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The New Apostolic Church's Nazi Links
By
Stephen Langtry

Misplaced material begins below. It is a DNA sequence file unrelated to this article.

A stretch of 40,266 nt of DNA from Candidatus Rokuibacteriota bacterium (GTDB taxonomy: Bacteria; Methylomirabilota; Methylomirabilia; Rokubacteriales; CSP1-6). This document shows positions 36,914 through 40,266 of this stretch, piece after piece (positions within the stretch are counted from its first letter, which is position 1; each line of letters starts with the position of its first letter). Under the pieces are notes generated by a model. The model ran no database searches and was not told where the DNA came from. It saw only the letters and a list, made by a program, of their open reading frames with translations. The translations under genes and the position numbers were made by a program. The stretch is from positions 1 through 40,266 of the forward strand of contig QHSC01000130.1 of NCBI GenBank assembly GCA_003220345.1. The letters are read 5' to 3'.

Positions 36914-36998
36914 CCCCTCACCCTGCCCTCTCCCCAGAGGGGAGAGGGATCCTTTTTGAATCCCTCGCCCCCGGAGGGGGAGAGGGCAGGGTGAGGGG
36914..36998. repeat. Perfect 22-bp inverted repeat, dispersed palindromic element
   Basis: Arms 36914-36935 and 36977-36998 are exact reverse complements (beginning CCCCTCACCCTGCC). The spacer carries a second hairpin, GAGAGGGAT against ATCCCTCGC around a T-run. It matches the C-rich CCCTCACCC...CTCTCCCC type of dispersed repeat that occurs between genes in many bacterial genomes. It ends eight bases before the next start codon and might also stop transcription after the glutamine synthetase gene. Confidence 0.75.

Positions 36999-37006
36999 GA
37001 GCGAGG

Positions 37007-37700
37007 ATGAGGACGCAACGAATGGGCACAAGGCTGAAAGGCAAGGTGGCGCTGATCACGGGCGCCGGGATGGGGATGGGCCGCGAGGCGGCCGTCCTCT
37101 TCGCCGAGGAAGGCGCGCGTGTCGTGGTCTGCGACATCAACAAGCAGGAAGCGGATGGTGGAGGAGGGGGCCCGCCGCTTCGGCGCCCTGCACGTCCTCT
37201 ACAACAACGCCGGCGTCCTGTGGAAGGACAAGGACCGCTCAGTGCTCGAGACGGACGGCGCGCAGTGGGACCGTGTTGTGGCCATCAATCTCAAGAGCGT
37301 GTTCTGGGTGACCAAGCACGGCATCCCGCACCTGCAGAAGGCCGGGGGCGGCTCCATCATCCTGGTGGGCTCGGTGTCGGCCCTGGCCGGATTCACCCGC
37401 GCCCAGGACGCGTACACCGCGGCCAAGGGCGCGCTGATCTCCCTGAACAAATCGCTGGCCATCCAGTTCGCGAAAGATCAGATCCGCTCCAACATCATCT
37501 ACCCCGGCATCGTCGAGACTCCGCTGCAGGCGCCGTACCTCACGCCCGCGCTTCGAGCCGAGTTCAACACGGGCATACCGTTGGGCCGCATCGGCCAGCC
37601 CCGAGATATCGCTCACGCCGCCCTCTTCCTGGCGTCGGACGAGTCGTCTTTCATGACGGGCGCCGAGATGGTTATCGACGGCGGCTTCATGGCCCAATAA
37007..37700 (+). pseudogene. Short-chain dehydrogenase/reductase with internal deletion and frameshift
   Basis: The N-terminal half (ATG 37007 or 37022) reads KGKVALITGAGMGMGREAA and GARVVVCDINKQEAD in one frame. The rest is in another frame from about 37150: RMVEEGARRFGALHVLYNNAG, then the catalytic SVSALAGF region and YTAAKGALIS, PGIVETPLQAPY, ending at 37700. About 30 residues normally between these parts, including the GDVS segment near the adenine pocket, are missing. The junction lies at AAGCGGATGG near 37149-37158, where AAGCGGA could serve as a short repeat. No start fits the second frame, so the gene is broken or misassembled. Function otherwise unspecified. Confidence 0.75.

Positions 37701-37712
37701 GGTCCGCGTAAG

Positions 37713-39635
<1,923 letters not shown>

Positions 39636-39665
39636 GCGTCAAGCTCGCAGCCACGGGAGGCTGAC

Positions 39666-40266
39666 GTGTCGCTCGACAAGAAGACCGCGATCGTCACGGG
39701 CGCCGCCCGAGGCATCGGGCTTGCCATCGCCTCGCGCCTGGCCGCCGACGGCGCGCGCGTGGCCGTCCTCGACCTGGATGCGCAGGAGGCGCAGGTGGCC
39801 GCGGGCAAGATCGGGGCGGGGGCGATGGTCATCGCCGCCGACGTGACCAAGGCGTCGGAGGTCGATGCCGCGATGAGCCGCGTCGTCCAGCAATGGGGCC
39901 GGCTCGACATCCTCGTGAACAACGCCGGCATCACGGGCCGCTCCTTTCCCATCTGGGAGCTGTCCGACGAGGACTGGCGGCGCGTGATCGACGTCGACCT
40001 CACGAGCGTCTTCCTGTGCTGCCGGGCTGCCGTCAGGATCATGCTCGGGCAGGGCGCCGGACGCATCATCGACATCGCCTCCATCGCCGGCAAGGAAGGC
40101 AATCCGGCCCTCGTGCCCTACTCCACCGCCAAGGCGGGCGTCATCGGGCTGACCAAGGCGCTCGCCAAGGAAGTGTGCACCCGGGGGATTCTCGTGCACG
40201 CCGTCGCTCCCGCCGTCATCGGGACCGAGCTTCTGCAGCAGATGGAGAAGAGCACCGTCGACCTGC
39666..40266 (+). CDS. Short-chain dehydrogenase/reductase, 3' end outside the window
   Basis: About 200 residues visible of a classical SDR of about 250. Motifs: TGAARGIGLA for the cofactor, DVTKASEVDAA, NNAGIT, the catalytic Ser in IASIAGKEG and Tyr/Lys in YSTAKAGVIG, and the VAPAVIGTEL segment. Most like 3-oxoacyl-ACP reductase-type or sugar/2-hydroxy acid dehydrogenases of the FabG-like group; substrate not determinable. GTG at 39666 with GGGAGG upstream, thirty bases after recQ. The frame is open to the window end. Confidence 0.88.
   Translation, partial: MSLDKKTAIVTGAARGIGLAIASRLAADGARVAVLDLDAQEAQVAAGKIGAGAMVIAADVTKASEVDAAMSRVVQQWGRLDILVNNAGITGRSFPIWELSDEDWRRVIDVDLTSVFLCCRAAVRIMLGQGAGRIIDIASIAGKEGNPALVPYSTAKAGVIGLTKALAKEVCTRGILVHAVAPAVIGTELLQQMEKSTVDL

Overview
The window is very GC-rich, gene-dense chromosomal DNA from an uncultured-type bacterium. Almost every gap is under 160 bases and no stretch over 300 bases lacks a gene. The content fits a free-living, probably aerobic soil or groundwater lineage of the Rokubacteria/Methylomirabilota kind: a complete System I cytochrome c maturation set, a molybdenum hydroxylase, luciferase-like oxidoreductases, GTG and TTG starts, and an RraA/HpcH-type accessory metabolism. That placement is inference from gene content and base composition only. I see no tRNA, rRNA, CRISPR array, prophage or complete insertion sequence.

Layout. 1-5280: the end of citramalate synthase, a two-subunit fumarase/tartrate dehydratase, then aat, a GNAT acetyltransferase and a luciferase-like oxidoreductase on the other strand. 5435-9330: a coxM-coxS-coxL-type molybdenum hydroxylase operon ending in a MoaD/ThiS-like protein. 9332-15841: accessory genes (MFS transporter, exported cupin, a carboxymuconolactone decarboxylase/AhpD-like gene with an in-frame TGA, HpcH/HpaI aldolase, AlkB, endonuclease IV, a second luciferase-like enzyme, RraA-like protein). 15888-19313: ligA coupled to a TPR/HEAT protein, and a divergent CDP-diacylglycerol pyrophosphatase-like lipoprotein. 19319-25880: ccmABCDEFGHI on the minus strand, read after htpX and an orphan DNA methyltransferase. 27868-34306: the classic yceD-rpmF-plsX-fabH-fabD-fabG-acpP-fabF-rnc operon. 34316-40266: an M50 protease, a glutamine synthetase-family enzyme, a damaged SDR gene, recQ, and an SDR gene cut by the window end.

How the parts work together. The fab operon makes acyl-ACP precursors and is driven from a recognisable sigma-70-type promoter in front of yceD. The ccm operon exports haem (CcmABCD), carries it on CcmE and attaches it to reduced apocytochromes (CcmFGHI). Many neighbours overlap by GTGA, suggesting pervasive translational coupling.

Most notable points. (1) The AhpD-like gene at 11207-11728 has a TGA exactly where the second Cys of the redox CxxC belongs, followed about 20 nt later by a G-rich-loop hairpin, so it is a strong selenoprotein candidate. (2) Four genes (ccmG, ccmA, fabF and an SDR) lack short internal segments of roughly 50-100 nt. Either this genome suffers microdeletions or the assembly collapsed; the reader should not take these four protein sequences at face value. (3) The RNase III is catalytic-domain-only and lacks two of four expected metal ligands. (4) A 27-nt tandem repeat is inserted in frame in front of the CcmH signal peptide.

The New Apostolic Church, the religious movement that shot to prominence when Thabo Mbeki endorsed their proposal for a new national anthem in December 1998 has a shady past which extends from support to apartheid to a close relationship with the Nazi regime during the Second World War. Mbeki's backing of the proposed anthem by the New Apostolic Church caught many South African by surprise. It was stranger still in the light of the group's history of support for the apartheid regime. Confronted by the information on the group's support of apartheid and Nazism a spokesperson for Thabo Mbeki, Titus Mafolo, said, "It is difficult for the Deputy President to comment on the ins and outs of individual churches." The New Apostolic Church has an autocratic leadership structure headed by a group of men known as "Apostles". The "Chief Apostle" stands at the top of this structure. In 1932, Johann Bischoff, the then Chief Apostle, sent messages of support to Hitler and claimed that Hitler was God's special emissary. When Hitler came to power in March 1933, Bischoff sent a letter to the German congregations wherein he denounced criticism of Hitler's government as "atrocity propaganda". The letter was followed by Sunday evening services, throughout Germany, based on Ecclesiasticus 10:1-5 (from the Apocrypha). The German translation of these verses demonstrates more powerfully than the English the political opinions of Bischoff. Ecclesiasticus 10: 1 reads: "Ein weiser Regent ist strenge; und wo eine verstandige Obrigkeit ist, da gehet es ordentlich zu." ["A wise regent is strict; and where there is a sensible government there is order."] These verses were obviously contrived so as to be made applicable to Hitler. Verse 5 speaks of "einen loblichen Kanzler" ["a praiseworthy chancellor"]. At least 13 German Apostles of the New Apostolic Church were members of the Nazi Party. On 23 April 1933, the organisation's leaders directed the congregations to excommunicate government opponents. New Apostolic youth and women were encouraged to join the youth and women organisations of the Nazi Party. In 1933 alone, the New Apostolic Church contributed more than 121 500 Marks to the state. Individual congregations also engaged in joint fund-raising efforts with elements of the Nazi Party such as the brutal SA (Storm Troops). In response to its loyalty to the Nazis the New Apostolic Church was exempted from all property taxes and most corporate levies. Peter Johanning, the Media Secretary of the New Apostolic Church International, who is based in Germany, refused to comment on questions about the New Apostolic Church's association with the Nazi regime. He said that this was "more or less a German question". Noel Barnes, one the leaders of the group in South Africa also refused to comment but Roy Klibbe, the Public Relations Officer of the group in the Western Cape, said that "mistakes may have been made." Johann Bischoff gained notoriety during his reign as leader of the New Apostolic Church. Under his leadership his son, Friedrich Bischoff, enriched himself by assuming the role of the sole publisher of New Apostolic Church literature. He also established the position of Chief Apostle as a dictatorial office which did not allow any criticism. His megalomania led to a prophecy in 1951 that Jesus Christ would return in his lifetime. Bischoff was already 80 years old when he made this prediction. When he died in 1960 the group suffered a serious setback. Thousands of members left and formed a number of splinter groups in the period before and after his death. The current Chief Apostle is Richard Fehr. He like all his predecessors are German-speaking men. He happens to be a Swiss citizen. Three of the Chief Apostles have been German-speaking Swiss men while four were German citizens. This is despite the fact that more than half of the movement's estimated ten million members are Africans. The New Apostolic Church was established in South Africa in 1889. In 1927, the German immigrant who founded the South African branch was excommunicated and took a large following with him to establish the Old Apostolic Church. There are currently about 250 000 members of the group in South Africa. The South African branch of the movement is divided into two regions led by Noel Barnes and Johann Kitching, respectively. During the 1980s the group claimed to be apolitical and refused to take a position on apartheid. Its official creed stated, "I believe that the government is the servant of God for our benefit; he who opposes the government opposes God, because it is decreed by Him." In 1991, as the demise of apartheid set in the creed was changed to allow opposition to the government that was about to be elected. The new creed states, "I believe that I am obliged to obey the worldly authorities provided no godly laws are thereby transgressed" In 1994, before the national elections Nelson Mandela attended a church service in a Mitchell's Plain congregation of the New Apostolic Church. The New Apostolic Church has a large Coloured membership. The overtures by the ANC can be seen as an attempt to win support from this community. Members of the church are known to obey the church leadership slavishly and would not hesitate to vote for the ANC en masse if instructed to do so. In turn, the New Apostolic Church would gain greater social acceptance and access resources and to the ears of government which it was previously denied as a fringe movement in South Africa. It has already been granted airtime on SABC TV for religious broadcasts.

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